Online search engine Google has confirmed it will invest $1bn to take a 5% stake in Time Warner's AOL unit as part of a major strategic alliance.
AOL is Google's biggest customer
The deal, which follows intense negotiations between the two US internet giants, values the troubled AOL unit at $20bn.
The global online advertising partnership will make more of AOL's content available to Google users.
The agreement shuts out software giant Microsoft from a rumoured AOL tie-up.
"We're very pleased to build significantly on our special relationship with Google," said Time Warner chief executive Dick Parsons.
Microsoft was also said to have been considering buying a stake in AOL, with a view to integrating its own internet service into the company.
The tie-up between Google and AOL demonstrates Google is prepared to pay heavily to prevent Microsoft from becoming a bigger player in the lucrative internet search sector.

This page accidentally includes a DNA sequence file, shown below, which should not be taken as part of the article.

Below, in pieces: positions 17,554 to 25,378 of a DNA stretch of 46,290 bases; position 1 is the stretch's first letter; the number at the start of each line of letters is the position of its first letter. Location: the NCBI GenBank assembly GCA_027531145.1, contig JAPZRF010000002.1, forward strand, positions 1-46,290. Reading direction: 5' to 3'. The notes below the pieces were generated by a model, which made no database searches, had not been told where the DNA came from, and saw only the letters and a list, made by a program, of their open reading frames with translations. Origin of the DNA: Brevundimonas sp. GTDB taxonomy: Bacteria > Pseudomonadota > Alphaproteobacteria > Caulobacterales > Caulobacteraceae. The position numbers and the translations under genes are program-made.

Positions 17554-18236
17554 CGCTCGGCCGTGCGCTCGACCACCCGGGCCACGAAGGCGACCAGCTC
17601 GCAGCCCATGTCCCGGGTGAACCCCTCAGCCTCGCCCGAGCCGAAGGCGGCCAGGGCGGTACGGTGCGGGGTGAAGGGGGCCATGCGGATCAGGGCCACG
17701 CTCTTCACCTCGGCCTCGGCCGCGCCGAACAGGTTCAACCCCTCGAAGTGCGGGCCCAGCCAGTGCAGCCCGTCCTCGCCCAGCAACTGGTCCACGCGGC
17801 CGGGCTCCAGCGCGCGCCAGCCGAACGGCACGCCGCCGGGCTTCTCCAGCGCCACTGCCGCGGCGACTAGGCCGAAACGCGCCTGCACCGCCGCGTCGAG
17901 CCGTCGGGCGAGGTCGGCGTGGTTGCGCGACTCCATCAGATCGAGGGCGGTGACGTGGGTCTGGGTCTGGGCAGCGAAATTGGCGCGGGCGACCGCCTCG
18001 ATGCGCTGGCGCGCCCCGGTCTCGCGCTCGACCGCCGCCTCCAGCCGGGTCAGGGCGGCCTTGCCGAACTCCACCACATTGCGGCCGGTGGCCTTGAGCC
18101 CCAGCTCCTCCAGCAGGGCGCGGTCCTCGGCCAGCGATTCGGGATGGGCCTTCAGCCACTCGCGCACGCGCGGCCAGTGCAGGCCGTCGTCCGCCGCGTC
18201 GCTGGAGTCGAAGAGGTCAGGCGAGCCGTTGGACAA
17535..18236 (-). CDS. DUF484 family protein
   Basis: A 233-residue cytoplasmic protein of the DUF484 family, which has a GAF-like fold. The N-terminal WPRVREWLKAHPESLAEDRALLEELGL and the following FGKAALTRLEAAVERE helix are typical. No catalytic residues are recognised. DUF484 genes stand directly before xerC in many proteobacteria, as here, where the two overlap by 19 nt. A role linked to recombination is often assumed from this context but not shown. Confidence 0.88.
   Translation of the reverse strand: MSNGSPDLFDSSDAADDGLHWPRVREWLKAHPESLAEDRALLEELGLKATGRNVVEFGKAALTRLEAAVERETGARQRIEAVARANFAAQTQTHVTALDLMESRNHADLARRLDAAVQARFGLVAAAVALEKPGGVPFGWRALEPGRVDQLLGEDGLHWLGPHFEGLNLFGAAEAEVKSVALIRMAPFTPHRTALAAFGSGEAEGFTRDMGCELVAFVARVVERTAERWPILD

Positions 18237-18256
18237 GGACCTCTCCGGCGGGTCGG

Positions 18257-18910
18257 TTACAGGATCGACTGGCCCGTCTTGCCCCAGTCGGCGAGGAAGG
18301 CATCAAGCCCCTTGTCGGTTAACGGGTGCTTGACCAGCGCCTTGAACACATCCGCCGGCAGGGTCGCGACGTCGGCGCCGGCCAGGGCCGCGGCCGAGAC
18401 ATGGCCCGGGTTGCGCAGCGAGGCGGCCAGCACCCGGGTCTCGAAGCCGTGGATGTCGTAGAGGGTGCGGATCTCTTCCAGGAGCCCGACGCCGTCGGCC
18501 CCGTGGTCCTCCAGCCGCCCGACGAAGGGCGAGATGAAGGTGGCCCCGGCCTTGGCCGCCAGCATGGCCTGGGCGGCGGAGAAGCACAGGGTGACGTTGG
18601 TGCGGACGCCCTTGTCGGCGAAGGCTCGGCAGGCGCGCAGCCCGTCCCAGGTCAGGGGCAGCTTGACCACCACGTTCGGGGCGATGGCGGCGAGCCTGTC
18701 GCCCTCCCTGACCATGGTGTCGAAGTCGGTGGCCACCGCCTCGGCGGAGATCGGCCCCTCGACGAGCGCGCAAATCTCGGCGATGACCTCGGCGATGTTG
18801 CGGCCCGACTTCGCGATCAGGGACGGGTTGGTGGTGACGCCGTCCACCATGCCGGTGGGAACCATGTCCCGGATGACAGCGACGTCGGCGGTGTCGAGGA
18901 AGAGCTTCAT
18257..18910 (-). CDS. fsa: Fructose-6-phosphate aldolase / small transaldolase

AOL is currently Google's biggest customer. During the first nine months of the year, it accounted for about $429m, or 10%, of Google's revenue.
Time Warner has been seeking a partner to boost AOL's value, which would in turn lift the US media giant's shares.
The company has seen its share price plunge since its takeover of AOL in 2000 - sinking from highs above $85 to about $18 currently.
AOL founder Steve Case last week backed calls for AOL to be split from Time Warner.
Yahoo had also been in talks with Time Warner but dropped out in November, reportedly because the media giant wanted to retain a majority stake in AOL.